Black Hills National Forest
You're not supposed to drive here at 760 miles an hour. To do the scenery half justice, people should drive 20 or under. To do it full justice they should get out and walk.
This 70 mile scenic route honors a South Dakota conservationist, Governor and US Senator Peter Norbeck. Norbeck first saw the Hills in 1905, after crossing the prairie on rugged, unimproved roads. This first visit began a lifelong love affair with the Black Hills. Traveling on foot and horseback, Norbeck chose much of the route himself , taking pains to insure that natural features would be preserved.
The total system is comprised of U.S. Highway 16A, and State Highways 87, 89 and 244. Today, the Needles Highway (87 through Custer State Park) and Iron Mountain Road (16A through Mt. Rushmore National Memorial lands) wind their way through some of the most scenic country in America, characterized by massive granite outcroppings, rough terrain, vegetative variety, and visual diversity.The Needles Highway consists of 14 miles of hairpin curves and narrow tunnels, where granite spires and pinnacles of greatly varying shapes and sizes can be seen. The Iron Mountain Road, 17 miles, features the nationally famous "Pigtail" bridges and equally famous narrow tunnels that were made to frame Mount Rushmore National Memorial. From the Norbeck Memorial Overlook, there are spectacular views of the Black Elk Wilderness, Grizzly Creek drainage of Norbeck, and Harney Peak.
Portions of the Byway have steep grades, sharp curves, tunnels and bridges. Watch out for wildlife, other recreationists and traffic. Portions of US 16A south of Mount Rushmore and SD 87 east of Sylvan Lake are closed in winter.
Here are some of the sights along the way. . .
General Custer Expedition Campsite was base camp for the 1874 Custer Expedition that explored and mapped the Black Hills and discovered gold at this location.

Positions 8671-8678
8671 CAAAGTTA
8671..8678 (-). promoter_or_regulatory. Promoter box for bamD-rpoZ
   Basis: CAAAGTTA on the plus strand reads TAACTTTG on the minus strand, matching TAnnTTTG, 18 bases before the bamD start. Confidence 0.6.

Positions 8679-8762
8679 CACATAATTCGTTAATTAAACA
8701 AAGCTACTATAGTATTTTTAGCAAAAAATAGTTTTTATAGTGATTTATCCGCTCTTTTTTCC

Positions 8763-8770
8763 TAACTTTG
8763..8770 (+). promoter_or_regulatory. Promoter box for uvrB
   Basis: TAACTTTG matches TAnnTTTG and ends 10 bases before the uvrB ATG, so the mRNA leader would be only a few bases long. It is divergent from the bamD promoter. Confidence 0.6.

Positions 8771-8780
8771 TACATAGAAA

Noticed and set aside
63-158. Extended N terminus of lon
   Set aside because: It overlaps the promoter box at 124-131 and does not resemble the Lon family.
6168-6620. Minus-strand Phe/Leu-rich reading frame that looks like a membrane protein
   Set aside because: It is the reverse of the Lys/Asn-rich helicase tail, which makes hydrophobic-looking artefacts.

Gordon Stockade is a replica of the 1874 structure build by the first settlers in the Hills.
Forest Ecology Wayside conveys the natural history of Black Hills forests and fire.
Cathedral Spires is a spectacular rock formation in the 1.7 billion year old Harney Peak granite.
Needles Eye is just one of the unique erosion features known as the "needles".
Sylvan Lake is the oldest reservoir in the Black Hills, constructed in 1898. Visitors can swim, fish, hike, camp and rock climb in the area.
Norbeck Wildlife Preserve is home to deer, elk, mountain goats, big horn sheep and many bird species.
Horsethief Lake is a favorite spot for camping and fishing and for hikes into the backcountry.
Washington Profile is a spectacular side view of the Washington head on Mount Rushmore. Mountain goats frequent this area.
Mount Rushmore was carved by Gutzon Borglum between 1927 and 1941, and stands as a memorial to the principals of our present form of government.
Pigtail Bridges, designed by Norbeck and built by the Civilian Conservation Corps in the 1930's, span steep climbs in short distances.
Norbeck Overlook has panoramic views of Harney Peak, outcrops of ancient granite and the 9800 acre Black Elk Wilderness, named after the Lakota spiritual teacher.
Galena Fire Wayside focuses on the 1988 wildfire that burned over 16,000 acres, and illustrates fire recovery.
Game Lodge was originally built as the Game Keeper's residence, and later served as the 1927 Coolidge summer White House.
Peter Norbeck Visitor Center offers information on Norbeck's life and Black Hills history.
There are visitor information centers, ranger stations and other facilities along the Byway with further information. A park entrance license is required in Custer State Park. Camping requires a daily fee in the Park and at most Black Hills National Forest campgrounds.
Details mentioned in this article were accurate at the time of publication